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Credit: Stuart McCall

Big and small strategies for adding water to your outdoor space

Support wildlife and soothe your soul with the addition of a pond, fountain, bubbler or bowl to your backyard or balcony
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1. Go for classic


Build a simple geometric pond, then go wild with lush plantings. Add a water spout for flow and movement, a decorative terra-cotta pot of Aeonium ‘Zwartkop’ and plant up bamboo, irises and variegated New Zealand flax. Pretty glass baubles reflect the sky and add a fanciful touch.



2. Mimic nature


Take inspiration from Mother Nature and create a natural look by using rocks of varying sizes. This stream appears to well up from an underground spring by the overhanging Japanese maple. Perennials such as yellow daylily, purple-flowered hosta, bronze heuchera and the hooded Aconitum complete the scene. For a child- and pet-safe approach, use a Pondless Waterfall kit to enjoy the flow of water without the worries of a pond. 


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Image: iStock

3. Go fish!


Fish bring life and movement to water features large or small, and they’re voracious eaters of mosquito larvae. Key to keeping them in your pond is protection from those other creatures that prey upon them. Most important: provide hiding spots – try underwater ledges, thick water plants, sections of pipe and upside-down clay pots with an entrance hole. Barriers, such as lattice or netting placed over the pond at night, can be used to baffle cats, herons and raccoons but can be unsightly. Well-protected koi can survive a century or more!


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Image: iStock

4. Gild with lilies



Who can resist a lily pond? Give easy-care hardy lilies at least six hours of sunshine and they’ll bloom in a range of hues from muted peach to fire-engine red. This pond will attract beneficial garden buddies like dragonflies, which lay their eggs on the underside of water plants. During the aquatic stage (by far the longest part of their life), the nymphs eat copious numbers of mosquito larvae.


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Image: iStock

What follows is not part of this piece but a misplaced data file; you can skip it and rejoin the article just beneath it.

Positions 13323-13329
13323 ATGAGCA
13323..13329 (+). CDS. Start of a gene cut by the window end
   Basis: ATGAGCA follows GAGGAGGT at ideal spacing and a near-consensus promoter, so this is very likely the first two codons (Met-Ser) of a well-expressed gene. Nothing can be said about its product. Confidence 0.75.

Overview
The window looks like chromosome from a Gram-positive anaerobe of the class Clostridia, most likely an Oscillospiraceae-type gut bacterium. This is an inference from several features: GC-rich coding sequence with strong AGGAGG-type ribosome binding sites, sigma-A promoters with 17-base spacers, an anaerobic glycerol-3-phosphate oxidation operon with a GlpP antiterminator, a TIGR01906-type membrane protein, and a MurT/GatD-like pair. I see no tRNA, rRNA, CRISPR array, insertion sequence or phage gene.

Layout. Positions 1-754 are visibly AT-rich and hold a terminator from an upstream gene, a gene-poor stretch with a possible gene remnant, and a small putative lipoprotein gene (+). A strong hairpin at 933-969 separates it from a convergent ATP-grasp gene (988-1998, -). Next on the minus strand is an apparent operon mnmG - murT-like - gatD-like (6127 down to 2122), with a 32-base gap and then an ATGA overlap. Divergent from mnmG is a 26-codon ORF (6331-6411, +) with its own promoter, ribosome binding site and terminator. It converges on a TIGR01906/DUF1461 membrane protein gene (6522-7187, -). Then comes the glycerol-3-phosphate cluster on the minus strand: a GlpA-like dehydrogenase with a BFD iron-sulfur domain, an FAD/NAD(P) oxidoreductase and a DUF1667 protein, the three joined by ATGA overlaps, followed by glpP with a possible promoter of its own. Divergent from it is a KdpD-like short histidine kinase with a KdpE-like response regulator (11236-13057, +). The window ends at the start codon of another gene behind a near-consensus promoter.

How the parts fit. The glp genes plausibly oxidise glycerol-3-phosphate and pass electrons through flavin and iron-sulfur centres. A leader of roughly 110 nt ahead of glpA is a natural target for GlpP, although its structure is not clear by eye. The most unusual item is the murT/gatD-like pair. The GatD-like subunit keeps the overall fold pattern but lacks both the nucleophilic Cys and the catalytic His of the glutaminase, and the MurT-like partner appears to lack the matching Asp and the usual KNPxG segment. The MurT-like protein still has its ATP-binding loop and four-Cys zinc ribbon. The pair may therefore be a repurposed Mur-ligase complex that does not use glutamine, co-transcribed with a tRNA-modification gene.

5. Contain it 


Tuck a large ceramic container into a shady corner, surround with luscious plantings of ferns, hostas and hellebores, and float some light-reflecting glass balls on top. Variegated plants such as this Hosta ‘Francee’ add a bright note. To prevent mosquitoes breeding in trough and container gardens, install a small bubbler and hide the works with artfully placed rocks and water plants. Or use a Mosquito Dunk – a form of Bacillus thuringiensis specific to mosquitoes, safe for pets and designed to keep your pond larva free.


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Image: Carolyn Jones

6. Keep it simple



Cast-stone fountains are available in many styles and sizes: simply add water and plug them in for an instant water feature. Just be sure to top them up to compensate for water lost due to splashing and evaporation. Because no ecosystem is dependent upon it, this type of fountain can be shut off (manually or with a timer) when you’re not in the garden, saving hydro costs: environmentally friendly and easy on the pocketbook.

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Image: Carolyn Jones

7. Make a splash



Soothe the soul and mask the clamour of passing traffic with the calming sound of cascading water. Fountains, bubblers and birdbaths are well suited to smaller city lots, which are often close to roadways, and attract songbirds and other beneficial wildlife – especially important during the hottest days of summer when water becomes scarce. Place a few rocks in a bowl for birds to perch on while bathing or drinking.


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Image: iStock

8. Walk on water



Stepping stones across water are known as sawatari in Japanese garden design and give an intimate experience of the water that bridges don’t provide. They must be wide, flat and stable: to ensure secure footings, plan them in the early stages of designing your pond. Enhance the theme with a stone lantern near the water and plants like red Japanese maple and shaped Japanese azaleas and conifers.

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Image: iStock

9. Think small



A watertight stone or hypertufa trough elevated on a wooden frame makes a simple water feature – and raising the trough makes it easy to maintain and enjoy from a seated position. Floating aquatic plants thrive in small containers – try water lettuce (Pistia stratiotes) or water hyacinth (Eichornia crassipes), both of which are annuals in our climate.


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Image: iStock

10. Be creative



Natural, inexpensive elements of the earth – wood, pebbles and water – combine in a minimalist pattern that can be varied to suit any space. A bubbler or jets add movement and interest. Fine-textured plants, such as the alpine water fern Blechnum penna-marina, emphasize the geometry with a simple block of dark green. Other complementary plant choices for a water setting are Acorus gramineus ‘Ogon’, Carex oshimensis ‘Evergold’, astilbes, Lysimachia nummularia and its ‘Aurea’ version, calla and canna lilies and primulas.

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